Tai Chi, a centuries-old Chinese exercise system, is making its way into the Western mainstream. In ancient China, Tai Chi was a closely guarded secret passed down from family to family. In the 19th century it was revealed to the masses and quickly became the national exercise of China. Today, Tai Chi is practiced as a therapy and preventative remedy for almost every ailment. Together with qigong, Tai Chi holds a prominent place in Chinese medicine to relieve stress and clarify the mind.
Brought to the U.S. in the 1960s and introduced through universities, Tai Chi is relatively new to the Western world. With growing exposure, it has found a place among new therapeutic exercise trends in the West. Classes in Tai Chi can be found across the country through YMCAs, community centers, college campuses and gyms. From the World Gyms in Ohio to the Solinca Health and Fitness Club in southern Spain , Tai Chi seems to be everywhere. It is not uncommon to see it practiced in public parks, clubs or on television commercials, and almost everyone can recognize its graceful movements.
The source of Tai Chi’s growing popularity in the West may be due to exposure by celebrities and athletes such as Tiger Woods, who spawned a trend in the golfing world after it was reported he practiced Tai Chi as a child. The whole world took notice when Chinese martial arts, including Tai Chi, were featured in the 2004 Olympics as demonstration sports. The martial arts are expected to be an official Olympic event by 2008, furthering their popularity across the globe.
Trends aside, the health benefits of Tai Chi have gained more clout and have helped the exercise’s reputation. As it has become a greater part of social consciousness that individuals have power to affect their own health, people have sought methods to help them to do just that. Medical general practitioners, orthopedic physicians and physical therapists recommend Tai Chi more regularly to their patients, and studies heralding its benefits continue to appear.
Tai Chi improves flexibility and gradually builds muscle strength while improving physical balance. It also balances the flow of qi in the mind and the body. While the concept of qi is not widely embraced by the mainstream, many Western medical practitioners recommend Tai Chi to their patients for its ability to improve pain, range of motion, flexibility and physical balance. It has been popular among the aging community for its low-impact movements and benefits such as stress and blood pressure reduction. Tai Chi consists of slow, synchronized movements that are easy to perform and can relieve arthritis pain.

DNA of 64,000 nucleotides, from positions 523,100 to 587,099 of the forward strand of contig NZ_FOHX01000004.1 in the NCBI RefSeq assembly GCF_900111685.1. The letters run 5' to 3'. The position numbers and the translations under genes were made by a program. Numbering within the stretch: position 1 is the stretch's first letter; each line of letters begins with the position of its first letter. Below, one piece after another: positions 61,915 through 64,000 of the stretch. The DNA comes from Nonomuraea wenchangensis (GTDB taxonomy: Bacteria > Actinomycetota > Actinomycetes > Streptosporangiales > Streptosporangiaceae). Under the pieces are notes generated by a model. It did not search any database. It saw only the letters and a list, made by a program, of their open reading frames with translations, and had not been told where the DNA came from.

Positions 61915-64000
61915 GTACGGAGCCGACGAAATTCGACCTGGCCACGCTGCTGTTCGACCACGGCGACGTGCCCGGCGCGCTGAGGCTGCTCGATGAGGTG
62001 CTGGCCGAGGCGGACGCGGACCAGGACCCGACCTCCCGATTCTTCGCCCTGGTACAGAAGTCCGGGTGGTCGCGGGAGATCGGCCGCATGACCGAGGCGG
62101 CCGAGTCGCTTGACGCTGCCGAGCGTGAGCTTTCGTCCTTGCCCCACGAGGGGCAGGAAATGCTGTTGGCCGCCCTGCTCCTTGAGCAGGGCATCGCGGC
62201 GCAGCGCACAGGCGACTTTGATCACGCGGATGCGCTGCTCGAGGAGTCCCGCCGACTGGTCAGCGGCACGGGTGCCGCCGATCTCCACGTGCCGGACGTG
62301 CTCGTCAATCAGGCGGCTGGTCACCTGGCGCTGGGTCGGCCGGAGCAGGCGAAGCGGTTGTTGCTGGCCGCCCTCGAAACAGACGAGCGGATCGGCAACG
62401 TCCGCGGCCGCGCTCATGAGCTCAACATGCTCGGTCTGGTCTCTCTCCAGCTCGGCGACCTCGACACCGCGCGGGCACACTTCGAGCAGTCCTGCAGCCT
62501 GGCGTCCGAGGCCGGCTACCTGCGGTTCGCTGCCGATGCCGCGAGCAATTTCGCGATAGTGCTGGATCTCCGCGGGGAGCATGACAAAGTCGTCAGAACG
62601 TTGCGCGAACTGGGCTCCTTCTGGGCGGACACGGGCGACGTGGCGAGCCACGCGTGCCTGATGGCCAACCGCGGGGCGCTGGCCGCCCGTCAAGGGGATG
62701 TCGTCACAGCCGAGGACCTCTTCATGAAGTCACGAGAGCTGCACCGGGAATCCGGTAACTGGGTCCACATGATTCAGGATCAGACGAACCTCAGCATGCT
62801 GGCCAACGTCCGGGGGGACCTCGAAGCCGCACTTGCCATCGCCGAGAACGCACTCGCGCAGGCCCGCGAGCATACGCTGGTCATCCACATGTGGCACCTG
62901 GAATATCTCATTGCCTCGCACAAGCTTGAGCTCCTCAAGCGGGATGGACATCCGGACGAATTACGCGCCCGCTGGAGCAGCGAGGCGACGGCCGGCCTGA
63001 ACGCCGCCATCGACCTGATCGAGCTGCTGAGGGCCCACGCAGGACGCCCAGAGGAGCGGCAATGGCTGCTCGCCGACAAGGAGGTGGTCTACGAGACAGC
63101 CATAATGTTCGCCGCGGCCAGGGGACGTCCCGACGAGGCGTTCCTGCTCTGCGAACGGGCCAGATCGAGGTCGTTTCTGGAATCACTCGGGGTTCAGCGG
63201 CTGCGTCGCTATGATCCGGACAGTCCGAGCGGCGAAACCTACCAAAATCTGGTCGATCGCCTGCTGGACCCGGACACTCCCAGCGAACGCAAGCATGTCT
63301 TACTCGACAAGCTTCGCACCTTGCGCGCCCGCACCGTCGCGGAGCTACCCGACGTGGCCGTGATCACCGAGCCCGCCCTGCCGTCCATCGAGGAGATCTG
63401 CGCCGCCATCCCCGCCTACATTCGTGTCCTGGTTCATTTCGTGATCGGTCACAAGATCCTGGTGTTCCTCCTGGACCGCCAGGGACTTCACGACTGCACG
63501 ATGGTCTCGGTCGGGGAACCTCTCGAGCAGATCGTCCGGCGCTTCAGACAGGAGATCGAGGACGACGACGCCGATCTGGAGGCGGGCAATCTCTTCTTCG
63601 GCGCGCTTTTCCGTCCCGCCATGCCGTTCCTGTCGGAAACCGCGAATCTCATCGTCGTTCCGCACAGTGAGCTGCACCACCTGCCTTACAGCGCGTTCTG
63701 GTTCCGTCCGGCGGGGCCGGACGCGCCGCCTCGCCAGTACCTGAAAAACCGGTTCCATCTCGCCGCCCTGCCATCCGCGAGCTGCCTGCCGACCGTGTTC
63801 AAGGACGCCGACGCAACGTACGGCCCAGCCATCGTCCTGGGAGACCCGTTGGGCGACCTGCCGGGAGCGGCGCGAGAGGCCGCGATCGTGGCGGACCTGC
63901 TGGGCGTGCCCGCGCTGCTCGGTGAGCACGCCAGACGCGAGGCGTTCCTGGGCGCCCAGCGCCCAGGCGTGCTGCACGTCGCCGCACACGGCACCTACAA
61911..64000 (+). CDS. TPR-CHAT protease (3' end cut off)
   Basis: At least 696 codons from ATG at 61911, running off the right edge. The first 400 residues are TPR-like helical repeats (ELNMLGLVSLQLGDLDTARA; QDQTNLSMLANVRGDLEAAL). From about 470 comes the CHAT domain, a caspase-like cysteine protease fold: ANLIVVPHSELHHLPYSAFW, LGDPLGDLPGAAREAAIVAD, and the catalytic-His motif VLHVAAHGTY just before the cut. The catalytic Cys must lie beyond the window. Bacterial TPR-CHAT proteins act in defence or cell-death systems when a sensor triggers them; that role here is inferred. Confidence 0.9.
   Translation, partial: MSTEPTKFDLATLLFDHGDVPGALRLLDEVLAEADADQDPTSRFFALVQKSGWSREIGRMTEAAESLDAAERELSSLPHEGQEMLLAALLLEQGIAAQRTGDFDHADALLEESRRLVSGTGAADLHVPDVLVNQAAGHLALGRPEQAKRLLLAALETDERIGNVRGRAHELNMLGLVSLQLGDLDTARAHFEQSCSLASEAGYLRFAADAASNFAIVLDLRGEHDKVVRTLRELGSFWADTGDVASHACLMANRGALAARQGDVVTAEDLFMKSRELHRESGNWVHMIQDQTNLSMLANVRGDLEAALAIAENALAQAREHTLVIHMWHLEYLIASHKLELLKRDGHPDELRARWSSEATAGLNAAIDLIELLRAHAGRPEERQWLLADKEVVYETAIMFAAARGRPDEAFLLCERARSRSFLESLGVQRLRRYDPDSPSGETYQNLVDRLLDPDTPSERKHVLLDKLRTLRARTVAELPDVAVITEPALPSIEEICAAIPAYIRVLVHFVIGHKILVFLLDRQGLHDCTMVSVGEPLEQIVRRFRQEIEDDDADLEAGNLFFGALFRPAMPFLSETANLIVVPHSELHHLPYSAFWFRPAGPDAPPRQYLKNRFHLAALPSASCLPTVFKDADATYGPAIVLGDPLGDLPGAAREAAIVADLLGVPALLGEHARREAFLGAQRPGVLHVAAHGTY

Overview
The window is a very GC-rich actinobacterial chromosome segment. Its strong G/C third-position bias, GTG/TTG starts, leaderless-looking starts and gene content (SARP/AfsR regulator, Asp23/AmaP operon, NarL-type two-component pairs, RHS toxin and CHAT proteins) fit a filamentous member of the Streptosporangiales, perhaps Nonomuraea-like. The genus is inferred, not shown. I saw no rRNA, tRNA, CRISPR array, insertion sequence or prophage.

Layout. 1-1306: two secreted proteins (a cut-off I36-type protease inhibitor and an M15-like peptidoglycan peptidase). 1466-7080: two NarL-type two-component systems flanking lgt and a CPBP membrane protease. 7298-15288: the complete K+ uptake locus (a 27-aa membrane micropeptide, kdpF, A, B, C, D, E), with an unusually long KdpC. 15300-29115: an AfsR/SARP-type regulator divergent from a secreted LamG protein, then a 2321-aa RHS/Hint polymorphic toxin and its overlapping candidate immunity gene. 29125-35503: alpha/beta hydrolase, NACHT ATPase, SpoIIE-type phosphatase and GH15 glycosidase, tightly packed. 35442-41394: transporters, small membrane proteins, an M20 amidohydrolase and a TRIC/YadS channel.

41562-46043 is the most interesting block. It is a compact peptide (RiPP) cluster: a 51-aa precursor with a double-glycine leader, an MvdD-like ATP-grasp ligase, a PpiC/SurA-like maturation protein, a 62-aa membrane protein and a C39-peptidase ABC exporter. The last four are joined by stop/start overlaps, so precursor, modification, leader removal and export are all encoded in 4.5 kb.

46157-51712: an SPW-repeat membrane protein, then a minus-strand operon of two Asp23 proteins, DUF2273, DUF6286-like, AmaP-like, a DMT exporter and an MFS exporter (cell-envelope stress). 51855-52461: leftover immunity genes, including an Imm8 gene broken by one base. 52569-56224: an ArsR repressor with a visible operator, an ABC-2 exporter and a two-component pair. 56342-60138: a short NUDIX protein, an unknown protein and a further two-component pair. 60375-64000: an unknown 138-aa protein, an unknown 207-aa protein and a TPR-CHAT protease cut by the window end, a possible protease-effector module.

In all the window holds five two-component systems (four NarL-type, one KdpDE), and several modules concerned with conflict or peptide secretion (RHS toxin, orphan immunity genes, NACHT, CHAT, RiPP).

Baby boomers, that often-courted sect of the consumer population, have been flooding gyms, joining them at more than twice the rate of the general population. While the fitness industry initially struggled to accommodate this influx of older clients, Tai Chi stepped in as a natural alternative to the high impact workouts such as aerobics.
Younger practitioners are embracing Tai Chi’s ability to foster a calm and tranquil mind. They also notice corrected posture, alignment and movement patterns, areas that contribute to tension or injury. Balance, fine-scale motor control and rhythm of movement are improved through the practice of Tai Chi, making it a perfect exercise for dancers and athletes.
Situated in the larger context of Taoism and the I Ching, Tai Chi has a rich history and connection with spirituality. Though past perceptions that Tai Chi is an esoteric pursuit have kept some from this practice, its meditative aspects, beauty and well-documented health benefits have found a modern, accessible context in today’s chaotic world. The Tai Chi practitioner understands that human beings are constantly changing and working through inner conflict. Change is an inevitable part of life, and it seems that today the pace is ever quickening. People who practice Tai Chi are able find balance within that change.